When using telemedicine, respondents stressed the importance of technical characteristics such as high-quality audio and video hardware and the inclusion of a high-end electronic stethoscope. The survey results generally proved the hypothesis that practitioners see telemedicine as a useful tool to improve access to clinicians and eliminate the distance between people.
The second survey, conducted earlier this year at the AMDA conference, was designed to determine the perceived utility of providing specialty telemedicine in skilled nursing centers from the perspectives of physicians and advanced practice providers.
“This latest survey was designed to query about the types of services that should be provided as part of telemedicine,” Handler says. “Based on the volume of responses, a lot of people seem to care about this.” He notes that the majority of respondents he spoke with said that they don’t have a telemedicine program but want to learn more about it.
The few who said they currently use telemedicine “love it.”
Lights. Cameras. Wound Care.
Wound care nurses are valuable resources, but it’s impractical if not impossible to have one in every facility. However, thanks to telemedicine, it is possible to have that level of expertise.
“We started building our case on this concept. Then we started studying the technology and the telepresence utilized in the industry for wound care,” says Sheri Easton-Garrett, MSN, RN, vice president of clinical programming at Brookdale Senior Living in Brentwood, Tenn. She and other team members then selected equipment to use for a pilot.
“We chose the technology we did for several reasons. It was easy to control remotely, and there were other possibilities to use it beyond the wound care pilot. It had a scope to be applicable across multiple levels of care.”
Easton-Garrett and her team have several goals for the pilot. “We are looking at being able to do telewound care and consults with our wound care nurse to determine: Are we using the right product? How is the wound progressing? Are we training staff right?” To do this, Easton-Garrett and her team are using a model of telepresence robot, a sort of skype on wheels, only more sophisticated. The users can zoom in and out and direct the camera in specific directions.
Careful Planning Key To Success
“Sometimes people want to jump to technology because they think it solves everything,” says Easton-Garrett, but she stresses, “To get the most out of it, you have to go through a planning process. Our pre-process took about a year. Not only did we go through legal and information technology security issues, we conducted a complete analysis of what we wanted to look at and where you are starting,” she says.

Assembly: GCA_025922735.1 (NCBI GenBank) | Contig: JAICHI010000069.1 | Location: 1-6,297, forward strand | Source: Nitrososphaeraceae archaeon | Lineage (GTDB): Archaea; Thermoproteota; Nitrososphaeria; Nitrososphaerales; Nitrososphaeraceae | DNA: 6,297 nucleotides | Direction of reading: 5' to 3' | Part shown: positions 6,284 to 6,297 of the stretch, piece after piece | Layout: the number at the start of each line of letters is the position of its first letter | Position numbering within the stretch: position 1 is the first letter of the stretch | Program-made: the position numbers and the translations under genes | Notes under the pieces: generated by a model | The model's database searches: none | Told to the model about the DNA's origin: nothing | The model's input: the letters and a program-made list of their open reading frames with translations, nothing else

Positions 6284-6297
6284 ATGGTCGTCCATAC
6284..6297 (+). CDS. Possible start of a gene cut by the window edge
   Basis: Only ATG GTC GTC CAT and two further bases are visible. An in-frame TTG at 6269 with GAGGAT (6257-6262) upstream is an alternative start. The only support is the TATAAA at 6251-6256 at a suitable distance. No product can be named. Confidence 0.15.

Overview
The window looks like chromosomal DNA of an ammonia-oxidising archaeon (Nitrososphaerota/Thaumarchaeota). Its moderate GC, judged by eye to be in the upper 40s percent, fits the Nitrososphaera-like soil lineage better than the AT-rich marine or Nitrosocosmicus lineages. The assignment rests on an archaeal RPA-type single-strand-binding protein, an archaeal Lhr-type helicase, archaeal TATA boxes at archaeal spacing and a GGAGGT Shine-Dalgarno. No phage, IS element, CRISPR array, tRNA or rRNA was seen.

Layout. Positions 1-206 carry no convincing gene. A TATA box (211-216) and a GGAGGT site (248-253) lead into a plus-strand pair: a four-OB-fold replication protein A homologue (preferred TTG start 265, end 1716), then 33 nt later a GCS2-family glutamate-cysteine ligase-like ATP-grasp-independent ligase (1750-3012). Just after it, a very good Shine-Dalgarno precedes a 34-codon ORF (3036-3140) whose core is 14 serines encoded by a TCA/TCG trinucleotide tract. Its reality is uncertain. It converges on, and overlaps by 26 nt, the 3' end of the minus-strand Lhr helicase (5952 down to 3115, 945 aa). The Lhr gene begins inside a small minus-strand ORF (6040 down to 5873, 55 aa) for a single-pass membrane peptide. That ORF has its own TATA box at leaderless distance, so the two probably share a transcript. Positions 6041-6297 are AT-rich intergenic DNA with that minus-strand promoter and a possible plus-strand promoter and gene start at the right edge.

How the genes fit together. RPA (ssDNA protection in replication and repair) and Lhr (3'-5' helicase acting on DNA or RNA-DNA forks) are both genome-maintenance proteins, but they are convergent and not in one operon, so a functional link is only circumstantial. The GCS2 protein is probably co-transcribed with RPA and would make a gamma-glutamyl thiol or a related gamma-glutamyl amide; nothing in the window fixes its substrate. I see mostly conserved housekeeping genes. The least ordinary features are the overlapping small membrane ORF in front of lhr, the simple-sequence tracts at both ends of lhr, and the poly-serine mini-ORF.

“You can learn a great deal by doing what I call ‘shadow visits’—walking around, observing what is happening, what staff are doing, what types of dressing they’re using, and how they’re applying them,” Easton-Garrett adds. “You really have to do your due diligence. You have to narrow down the scope of what you want to accomplish—at least initially—then partner and conduct pilots. You need to be realistic about the resources you have, who will be using the technology, and how.”
The true success of any type of technology program, she says, “is the planning and effective introduction of the processes with staff and residents.”
Handler agrees that planning is essential. “We believe that to get consistent results, you have to go in and assess the facility and its infrastructure and supports, match it to the technology, and implement and test it.” This assessment and testing can help identify important gaps.
For instance, he says, “Some facilities say that they have robust Wi-Fi, but some facilities may have dead zones or insufficient bandwidth to support telemedicine consultations. Once you identify these issues, you can fix them before you get started.”
Delivering Diabetes Care
Chronic disease management is a key use for telemedicine, and Ryan Kelly, executive director of the Mississippi Rural Health Association, gives a powerful example of how this can work. Diabetes telemedicine was piloted in one of the poorest, least-educated counties in the country. Through the program, physicians consult with nurse practitioners who are monitoring patients, taking blood sugars, making sure patients are eating right and complying with their medications, and so on.
“Nearly all patients saw remarkable reductions in A1C levels; many aren’t even on insulin anymore,” Kelly says. “The ability to monitor these patients on a daily basis is key, and particularly in rural areas, telemedicine is the best—sometimes the only—way to do this.” He adds, “We now have a chronic disease management billing code that can be used” to cover diabetes telemedicine costs.